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Sunday morning sports thoughts and observations

Sunday 1/23/22

Boy was I wrong about how that Packers/Forty-Niners game would go! I went to bed in the third quarter and was pretty surprised this morning to see that the Forty-Niners won. Packers got the ball on the opening drive, marched down the field as easy as you please, and save for a field goal, that was it. As I watched the game while doing other things, I thought the Forty-Niners' defense looked stout, but figured the Packers would find a way to do what they needed to do to win. I think it's imperative that the Patriots move on from Mac Jones. Now. Trade him. He's not the quarterback of the future, and I don't think he's a long-term NFL starter. You need someone who can come back down 24-10 halfway through the third quarter, and that's not him. Does this make it more likely that Rodgers leaves Green Bay and could New England get him? And now the path to the Super Bowl gets a little easier for Brady. I think that's a fifty-fifty type of game later today in Tampa, but imagine Brady vs. Garoppolo in the NFC Championship Game, the two ex-Patriots quarterbacks? That would make New England look pretty silly. Aaron Rodgers has really underachieved in his career. He has too much ability to be a one-time Super Bowl champion during the era of the quarterback.

An interesting stat: in the 1973 NLDS, the Mets' Rusty Staub had three hits. All three of his hits were home runs.

Another interesting stat: the 1977-78 Islanders had six thirty goal scorers. I believe this is tied for the record with two other teams, or so my own research indicates. The Boston Bruins of that same year famously had nine players with twenty or more goals, but even the Oilers teams of the 1980s didn't have a squad with six thirty goal men. The Islanders dynasty that was to come is the most underrated dynasty in hockey, and maybe in sports. I would say, though, that never was there a hockey team that could beat you in so many different ways. They could play any kind of game and win.

Brad Marchand surprisingly played in yesterday's Bruins game against the Jets. Word, I guess, came out that the Jets coach instructed his players to target Marchand's hurt shoulder. This is merely good strategy. It's what you do. How you play the game. If a player has an injury, in any sport, you exploit it as best you can, within the rules. Some would argue if you can get away with tactics outside of the rules, you do that as well. For instance, if a player has a hurt wrist, hit him on that wrist. This is merely part of sports. And, in a larger sense, it's how life works. I can't think of anything, sports-wise, much more basic, obvious, and correct. You play to win. There's nothing dirty or immoral about this. It's to be expected. It's what the hurt player expects, and what he'd do as well.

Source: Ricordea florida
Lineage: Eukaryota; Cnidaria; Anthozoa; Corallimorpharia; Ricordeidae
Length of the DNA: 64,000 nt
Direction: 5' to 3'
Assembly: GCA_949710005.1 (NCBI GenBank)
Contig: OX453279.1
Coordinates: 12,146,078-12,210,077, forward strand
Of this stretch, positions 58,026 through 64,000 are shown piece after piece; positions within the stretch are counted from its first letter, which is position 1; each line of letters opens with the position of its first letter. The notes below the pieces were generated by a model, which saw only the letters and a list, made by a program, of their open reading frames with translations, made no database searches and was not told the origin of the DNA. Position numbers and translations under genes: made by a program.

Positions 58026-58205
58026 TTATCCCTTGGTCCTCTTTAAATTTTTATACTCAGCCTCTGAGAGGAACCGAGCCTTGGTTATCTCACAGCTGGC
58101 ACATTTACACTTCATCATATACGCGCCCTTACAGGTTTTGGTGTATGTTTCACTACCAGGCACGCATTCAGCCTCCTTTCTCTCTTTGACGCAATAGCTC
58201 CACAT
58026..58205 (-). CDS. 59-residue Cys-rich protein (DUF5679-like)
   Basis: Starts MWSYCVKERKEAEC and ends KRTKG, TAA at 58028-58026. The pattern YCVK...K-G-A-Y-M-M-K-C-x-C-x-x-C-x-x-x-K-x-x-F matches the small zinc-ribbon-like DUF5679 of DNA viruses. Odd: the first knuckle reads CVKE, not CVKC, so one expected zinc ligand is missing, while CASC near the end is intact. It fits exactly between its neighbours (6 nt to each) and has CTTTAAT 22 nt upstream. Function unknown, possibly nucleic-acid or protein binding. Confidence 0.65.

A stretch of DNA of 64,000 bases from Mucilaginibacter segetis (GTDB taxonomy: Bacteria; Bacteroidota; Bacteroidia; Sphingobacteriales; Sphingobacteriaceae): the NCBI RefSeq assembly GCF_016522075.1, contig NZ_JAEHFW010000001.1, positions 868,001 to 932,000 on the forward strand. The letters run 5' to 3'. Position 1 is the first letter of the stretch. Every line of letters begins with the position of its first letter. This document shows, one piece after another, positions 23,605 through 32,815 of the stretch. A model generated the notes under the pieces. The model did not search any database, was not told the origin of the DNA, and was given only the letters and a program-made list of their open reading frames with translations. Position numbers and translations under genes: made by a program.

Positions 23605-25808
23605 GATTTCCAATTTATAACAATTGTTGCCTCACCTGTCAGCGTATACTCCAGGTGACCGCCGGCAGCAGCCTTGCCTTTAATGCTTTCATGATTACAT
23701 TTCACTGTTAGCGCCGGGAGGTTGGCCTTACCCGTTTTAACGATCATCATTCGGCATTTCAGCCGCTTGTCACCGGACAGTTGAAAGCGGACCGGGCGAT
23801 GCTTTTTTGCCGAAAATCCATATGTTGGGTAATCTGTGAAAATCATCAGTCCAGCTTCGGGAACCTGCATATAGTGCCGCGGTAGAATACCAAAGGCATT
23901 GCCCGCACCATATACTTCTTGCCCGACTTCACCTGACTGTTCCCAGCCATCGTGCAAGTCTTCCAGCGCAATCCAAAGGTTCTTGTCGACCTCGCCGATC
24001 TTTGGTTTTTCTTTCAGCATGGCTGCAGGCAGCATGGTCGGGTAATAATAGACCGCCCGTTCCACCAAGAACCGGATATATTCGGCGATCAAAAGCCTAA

Cue thousands and thousands of people on Twitter whining about how wrong this is. I went through a bunch of profiles, because I always make sure I know how detached from reality someone is, or the people are behind the various inane statements that have become the rules of modern life. I won't go into specifics, but the same things were in all of their Twitter bios. Hardly shocking.

What I know is these people are weak, are performance trophy people, don't understand how right and wrong work, cower from adversity, don't understand sports, don't understand life, never played a sport, unless you count virtue signaling as a competitive event.

If I have a hurt left shoulder, and your team knows I do, and you don't attempt to drill me as hard as you can, every time you get a chance, so as to worsen my injury, my discomfort, and my effectiveness, I will have no respect for you. Do it fairly: don't run me from behind. But shoulder to shoulder contact? Yeah, give me what you got.

What is one supposed to do with this information? Target the other shoulder so as not to make the opponent feel worse? This is not a kinder world. This is a more stupid, weaker, toxic, fake world. The politics were everything one would expect, too. It's like you have these sorts of people on the left, then you have religious/gun-mad/I-ain't-gettin'-no-dagummit-vaccine" people on the right. Amazing how clearly and often you can pick someone out as a member of one of these two groups. Human cartoon characters. A bad cartoon.

When I was a very young boy, Dan Shaughnessy was a childish jerk who wrote childish jerk things for the sports section of The Boston Globe. In second grade I remember thinking he was a loser, insincere, desperate for attention, not honorable, and not smart. Someone you didn't take seriously and treated like a human punchline, if you thought about him at all. Now that I am not a very small child, Dan Shaughnessy remains exactly what he was. He's been that for all of this time. That's not a life well lived, is it?

I will probably write a piece about Sparky Lyle's The Bronx Zoo. Was thinking about this last night.


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